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                • #9
                  Re: 1996 Yamaha Wave Venture fuel problems

                  Originally posted by frozenokie View Post
                  The yamaha's have fuel bowls and floats. Don't get confused with an actual JetSki which might not have them. I know this from my own bike and the shop manual that goes with it. Although I have seen on some older yamaha's that there may be only diaphrams. So get a shop manual if you need to before tearing into it.
                  I'll stand by my statement that this jetski does not have a fuel bowl. No mainstream jetskis have fuel bowls on them, all use a diaphram. Don't confuse yamaha outboard motors or motorcycles with this wave venture, this is a PWC section.

                  http://www.**********/parts/search/Ya...TOR/parts.html (700cc)

                  http://www.**********/parts/search/Ya...TOR/parts.html (1100cc)

                  Diaphram only, no floats or bowls.
                  1998 Wellcraft Eclipse 2000 SS (5.7 VP/SX-C1)
                  1991 Kawasaki 550SX
                  1990 Kawasaki 650SX
                  Two Kayaks, 1 tandem, one single
                  ISO another standup

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                  • #10
                    Re: 1996 Yamaha Wave Venture fuel problems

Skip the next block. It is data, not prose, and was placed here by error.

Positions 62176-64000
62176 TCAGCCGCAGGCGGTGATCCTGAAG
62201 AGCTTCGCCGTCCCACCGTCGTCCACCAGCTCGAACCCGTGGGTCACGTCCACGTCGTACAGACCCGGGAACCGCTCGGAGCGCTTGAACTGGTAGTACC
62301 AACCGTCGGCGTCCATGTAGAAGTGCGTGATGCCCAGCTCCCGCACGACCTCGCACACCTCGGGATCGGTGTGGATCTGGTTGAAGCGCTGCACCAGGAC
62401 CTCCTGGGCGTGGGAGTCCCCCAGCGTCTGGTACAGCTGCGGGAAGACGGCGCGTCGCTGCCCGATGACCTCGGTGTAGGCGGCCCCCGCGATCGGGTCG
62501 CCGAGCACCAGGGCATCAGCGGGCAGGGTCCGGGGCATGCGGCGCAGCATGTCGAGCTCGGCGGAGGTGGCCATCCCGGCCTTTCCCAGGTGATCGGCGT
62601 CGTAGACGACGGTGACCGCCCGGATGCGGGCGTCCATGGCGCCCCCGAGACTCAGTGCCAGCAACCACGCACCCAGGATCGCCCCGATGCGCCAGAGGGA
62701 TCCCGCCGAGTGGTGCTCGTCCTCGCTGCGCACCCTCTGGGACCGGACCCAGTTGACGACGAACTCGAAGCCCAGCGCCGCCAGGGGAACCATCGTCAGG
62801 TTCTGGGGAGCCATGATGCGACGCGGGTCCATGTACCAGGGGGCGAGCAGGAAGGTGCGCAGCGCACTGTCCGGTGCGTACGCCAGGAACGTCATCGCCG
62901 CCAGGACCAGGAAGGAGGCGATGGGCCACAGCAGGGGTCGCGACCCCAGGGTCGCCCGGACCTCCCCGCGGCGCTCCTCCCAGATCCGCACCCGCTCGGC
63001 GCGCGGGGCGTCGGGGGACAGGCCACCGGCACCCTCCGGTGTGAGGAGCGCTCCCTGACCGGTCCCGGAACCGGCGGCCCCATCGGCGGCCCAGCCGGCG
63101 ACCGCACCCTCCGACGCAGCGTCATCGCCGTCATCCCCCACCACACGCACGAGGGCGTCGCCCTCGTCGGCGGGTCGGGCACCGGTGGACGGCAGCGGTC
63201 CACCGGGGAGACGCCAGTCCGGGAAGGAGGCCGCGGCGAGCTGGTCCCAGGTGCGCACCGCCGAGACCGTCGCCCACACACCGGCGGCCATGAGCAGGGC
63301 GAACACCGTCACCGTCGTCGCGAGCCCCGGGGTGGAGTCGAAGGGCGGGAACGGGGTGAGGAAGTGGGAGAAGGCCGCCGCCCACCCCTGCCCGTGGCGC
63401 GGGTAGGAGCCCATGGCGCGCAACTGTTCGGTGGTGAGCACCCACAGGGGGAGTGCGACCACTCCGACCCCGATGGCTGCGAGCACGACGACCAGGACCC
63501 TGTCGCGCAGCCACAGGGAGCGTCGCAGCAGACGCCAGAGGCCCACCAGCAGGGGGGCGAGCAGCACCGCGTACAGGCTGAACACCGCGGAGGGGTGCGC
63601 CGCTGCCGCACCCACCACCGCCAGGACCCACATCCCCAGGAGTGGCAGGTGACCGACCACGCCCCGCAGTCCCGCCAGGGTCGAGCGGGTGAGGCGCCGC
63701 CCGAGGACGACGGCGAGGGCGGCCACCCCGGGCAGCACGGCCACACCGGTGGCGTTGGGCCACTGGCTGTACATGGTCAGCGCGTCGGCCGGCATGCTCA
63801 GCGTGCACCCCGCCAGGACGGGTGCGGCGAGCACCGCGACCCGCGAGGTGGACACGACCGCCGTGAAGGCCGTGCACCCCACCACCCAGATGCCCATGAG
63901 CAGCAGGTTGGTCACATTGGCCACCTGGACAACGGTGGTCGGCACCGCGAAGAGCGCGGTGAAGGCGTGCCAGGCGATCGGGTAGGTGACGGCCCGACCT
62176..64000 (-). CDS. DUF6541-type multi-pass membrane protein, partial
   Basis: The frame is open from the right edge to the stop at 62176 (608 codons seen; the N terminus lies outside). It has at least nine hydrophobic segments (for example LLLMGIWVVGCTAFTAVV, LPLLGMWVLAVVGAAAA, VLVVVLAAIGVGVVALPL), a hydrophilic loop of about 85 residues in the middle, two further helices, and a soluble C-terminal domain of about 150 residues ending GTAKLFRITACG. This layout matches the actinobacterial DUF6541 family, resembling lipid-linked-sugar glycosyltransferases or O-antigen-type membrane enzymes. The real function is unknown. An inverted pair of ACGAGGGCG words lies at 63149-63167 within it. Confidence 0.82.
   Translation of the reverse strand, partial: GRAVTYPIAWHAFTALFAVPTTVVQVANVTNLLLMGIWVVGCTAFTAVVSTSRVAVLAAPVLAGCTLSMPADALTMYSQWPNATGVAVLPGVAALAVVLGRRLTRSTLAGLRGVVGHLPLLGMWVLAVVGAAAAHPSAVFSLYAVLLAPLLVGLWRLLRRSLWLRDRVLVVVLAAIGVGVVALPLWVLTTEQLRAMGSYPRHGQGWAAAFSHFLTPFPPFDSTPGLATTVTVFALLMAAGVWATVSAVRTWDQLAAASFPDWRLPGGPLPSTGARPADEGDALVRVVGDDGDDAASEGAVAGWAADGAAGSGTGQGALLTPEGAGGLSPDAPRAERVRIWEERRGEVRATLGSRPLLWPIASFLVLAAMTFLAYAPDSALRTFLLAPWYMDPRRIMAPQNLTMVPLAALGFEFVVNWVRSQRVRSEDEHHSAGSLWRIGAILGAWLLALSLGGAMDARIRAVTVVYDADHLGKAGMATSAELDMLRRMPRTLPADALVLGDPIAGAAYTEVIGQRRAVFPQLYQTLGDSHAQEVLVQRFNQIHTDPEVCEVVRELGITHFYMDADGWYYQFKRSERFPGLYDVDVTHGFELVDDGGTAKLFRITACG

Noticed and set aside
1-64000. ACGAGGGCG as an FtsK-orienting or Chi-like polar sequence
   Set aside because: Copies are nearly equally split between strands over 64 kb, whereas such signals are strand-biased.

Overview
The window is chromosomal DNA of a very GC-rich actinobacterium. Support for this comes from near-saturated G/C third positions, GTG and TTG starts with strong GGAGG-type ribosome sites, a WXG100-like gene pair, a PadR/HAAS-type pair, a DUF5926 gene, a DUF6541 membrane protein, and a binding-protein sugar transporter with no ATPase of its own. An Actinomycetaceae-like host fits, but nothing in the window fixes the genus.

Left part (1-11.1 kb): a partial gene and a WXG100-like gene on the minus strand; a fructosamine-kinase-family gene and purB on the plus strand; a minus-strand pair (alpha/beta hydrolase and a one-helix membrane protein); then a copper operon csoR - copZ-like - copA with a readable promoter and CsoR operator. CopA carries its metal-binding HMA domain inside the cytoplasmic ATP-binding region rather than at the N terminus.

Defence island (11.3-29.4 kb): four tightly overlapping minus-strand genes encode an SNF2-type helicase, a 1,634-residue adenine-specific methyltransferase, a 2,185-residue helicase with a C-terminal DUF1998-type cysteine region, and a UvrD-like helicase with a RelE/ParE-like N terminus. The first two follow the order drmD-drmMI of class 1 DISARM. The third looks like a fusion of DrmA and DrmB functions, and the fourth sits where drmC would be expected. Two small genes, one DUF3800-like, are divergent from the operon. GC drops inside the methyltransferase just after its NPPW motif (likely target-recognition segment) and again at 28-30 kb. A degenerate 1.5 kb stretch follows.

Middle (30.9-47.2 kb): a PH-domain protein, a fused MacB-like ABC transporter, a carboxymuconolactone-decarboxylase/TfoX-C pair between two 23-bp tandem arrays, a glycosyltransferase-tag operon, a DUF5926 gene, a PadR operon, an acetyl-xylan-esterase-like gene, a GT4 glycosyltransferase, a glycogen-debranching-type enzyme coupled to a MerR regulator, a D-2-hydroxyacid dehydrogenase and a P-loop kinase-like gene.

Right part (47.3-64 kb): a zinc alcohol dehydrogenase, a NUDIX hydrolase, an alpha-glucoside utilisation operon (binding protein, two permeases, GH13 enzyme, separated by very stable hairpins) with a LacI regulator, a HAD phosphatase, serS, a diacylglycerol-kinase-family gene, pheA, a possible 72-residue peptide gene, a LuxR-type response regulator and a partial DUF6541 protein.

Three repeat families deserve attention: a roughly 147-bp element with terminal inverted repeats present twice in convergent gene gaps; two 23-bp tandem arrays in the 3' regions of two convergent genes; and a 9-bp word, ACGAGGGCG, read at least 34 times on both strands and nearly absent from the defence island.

[QUOTE=slag;3432290]Don't confuse yamaha outboard motors or motorcycles with this wave venture, this is a PWC section. [QUOTE]

                    I said "Mercury outboard" not Yamaha outboard. Besides, they make both with and without diaphrams. Jetskis on the other hand - maybe not.

                    slag - Don't tell me what I do and don't know by my own experience
                    FrozenOkie -
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                    • #11
                      Re: 1996 Yamaha Wave Venture fuel problems

                      You said, and I quote, "The yamaha's have fuel bowls and floats." We are in a PWC subforum discussing a yamaha jetski, not an outboard, not a motorcycle, but a jetski. The yamaha jetskis do not have float bowls. You also go into great depth on how to take off the float bowl and see if there is anything in there, when in fact, there is no float bowl. The outboard forum for mercurys is quite a bit down on the forum list.